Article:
Current exhibition The Garden in Asia includes a number of beautiful scroll paintings, including the plum tree branch pictured in this post. It also includes a number of paintings in book form– in those cases, curatorial staff will open the books to new pages.

 

Ancestor Painting

The Art of Continuity: Revering our Elders
This exhibition also includes a number of beautiful works on paper, including these colorful ancestor portraits. Also rotating are the portraits at the end of the exhibition provided by the community– you can even submit your own ancestor photographs to info@pacificasiamuseum.org.


This Week at Pacific Asia Museum: May 20-26

May 20, 2013

This Week at Pacific Asia MuseumWe’re trying a little something new– a weekly post to make sure you know what’s coming up at Pacific Asia Museum! Make sure to check back every Monday to stay in the know. And as always, you can sign up for our e-newsletter at the bottom of our homepage, or check out our full events calendar here.

Docent Open House: On Tuesday, May 21 at 10 a.m., don’t miss this meet-and-greet with our fabulous docents! We’ll be training a whole new class of docents this fall, and this is your chance to learn more. Details are at pacificasiamuseum.org/docent.

Stretch: Lunchtime Yoga classes continue on Thursday, May 23 at 12:30. This gentle Hatha yoga class is taught for all levels– a great way to decompress at lunchtime! Read more about this class in a previous post.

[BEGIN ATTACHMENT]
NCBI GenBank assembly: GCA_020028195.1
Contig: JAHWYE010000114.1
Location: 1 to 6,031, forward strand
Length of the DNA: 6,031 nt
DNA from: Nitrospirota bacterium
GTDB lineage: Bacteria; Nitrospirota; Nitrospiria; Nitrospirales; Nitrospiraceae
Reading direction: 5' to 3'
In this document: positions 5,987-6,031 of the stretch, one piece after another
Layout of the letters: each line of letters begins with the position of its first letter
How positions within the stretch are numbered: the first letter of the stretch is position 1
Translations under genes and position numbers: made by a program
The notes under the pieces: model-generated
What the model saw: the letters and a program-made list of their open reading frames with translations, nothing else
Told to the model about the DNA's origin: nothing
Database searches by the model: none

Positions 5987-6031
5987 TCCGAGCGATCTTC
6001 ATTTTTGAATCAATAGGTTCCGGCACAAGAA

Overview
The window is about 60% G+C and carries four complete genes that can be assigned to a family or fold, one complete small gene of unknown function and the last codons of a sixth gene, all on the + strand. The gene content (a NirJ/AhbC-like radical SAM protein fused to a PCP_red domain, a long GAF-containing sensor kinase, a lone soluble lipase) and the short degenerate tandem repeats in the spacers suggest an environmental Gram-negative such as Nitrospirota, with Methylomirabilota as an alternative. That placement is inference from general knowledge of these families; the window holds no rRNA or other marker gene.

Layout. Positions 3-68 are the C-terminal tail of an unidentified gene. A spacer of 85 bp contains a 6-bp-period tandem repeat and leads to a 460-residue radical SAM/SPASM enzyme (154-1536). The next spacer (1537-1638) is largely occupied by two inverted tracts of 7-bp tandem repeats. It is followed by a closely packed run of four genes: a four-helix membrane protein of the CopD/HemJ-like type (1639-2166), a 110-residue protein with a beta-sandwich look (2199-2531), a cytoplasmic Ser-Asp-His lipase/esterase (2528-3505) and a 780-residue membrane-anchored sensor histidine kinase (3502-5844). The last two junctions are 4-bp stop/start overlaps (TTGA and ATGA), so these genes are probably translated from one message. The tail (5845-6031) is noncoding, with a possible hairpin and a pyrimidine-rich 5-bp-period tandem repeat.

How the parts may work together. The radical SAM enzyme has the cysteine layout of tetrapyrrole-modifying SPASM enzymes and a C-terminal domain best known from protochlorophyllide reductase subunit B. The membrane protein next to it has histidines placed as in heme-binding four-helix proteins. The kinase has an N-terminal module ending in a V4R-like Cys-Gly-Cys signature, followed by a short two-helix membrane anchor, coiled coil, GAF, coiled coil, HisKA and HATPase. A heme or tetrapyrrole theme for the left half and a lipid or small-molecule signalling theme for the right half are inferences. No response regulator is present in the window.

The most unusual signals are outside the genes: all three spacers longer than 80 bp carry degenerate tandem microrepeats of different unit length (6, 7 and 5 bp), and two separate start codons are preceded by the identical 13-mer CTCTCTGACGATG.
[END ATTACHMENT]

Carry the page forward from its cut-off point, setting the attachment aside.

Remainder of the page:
Learn: Saturdays at Pacific Asia Museum are full of great ongoing classes, including Tai Chi, Chinese Brushpainting and Chinese Calligraphy. Tai Chi is $10 per class, and while Brushpainting and Calligraphy are taught in series, potential students are welcome to observe a class before enrolling.


Introducing the new Snukal Gallery

May 16, 2013
Collections Management Assistant Cesar in the newly reinstalled Snukal Gallery

Collections Management Assistant Cesar in the newly reinstalled Snukal Gallery

This Friday, May 17, we’ll reopen our newly reinstalled Snukal Ceramics Study Gallery. It’s been behind closed doors for 2 1/2 months as our curatorial and collections team has removed many ceramic pieces in the gallery and reinstalled key examples from different regions and time periods. This reinstallation had several goals: first and most importantly, to upgrade the cases and object mounts to better protect the objects from earthquakes; to reduce the number of objects in each case so that visitors can better enjoy each individual work; and to rearrange the flow of the cases to tell a comprehensive story of ceramic production in Asia.

mount closeup“Before, the objects were not anchored in custom mounts in most cases,” said Cesar, our Collections Management Assistant. “It was a concern for us that a strong earthquake would put many objects at risk.” As part of an overall initiative to prevent objects both on view and in storage from damage from earthquakes (which was generously funded by the Institute of Museum and Library Services ), the curatorial and collections departments worked with mount makers and an objects conservator to design and build custom mounts and supports for each individual object and anchored them into new plexiglass shelves.

Case 6, before and after

Case 6, before and after

The reinstallation also involved rethinking the entire layout of the gallery cases. “By putting the objects in chronological order, grouped by country, we’re able to show the progression of ceramic technology and techniques through a careful selection of a smaller number of objects,” Cesar said. In the “after” case above, the colored glazes are in contrast to the unglazed ceramics in the earlier chronological cases. These objects represent improvements in the understanding of glazing and firing techniques that resulted in a finer monochromes and multi-colored surfaces. The pigments on these ceramics are more vibrant and better preserved than the earlier painted pieces, where the surfaces are more fragile.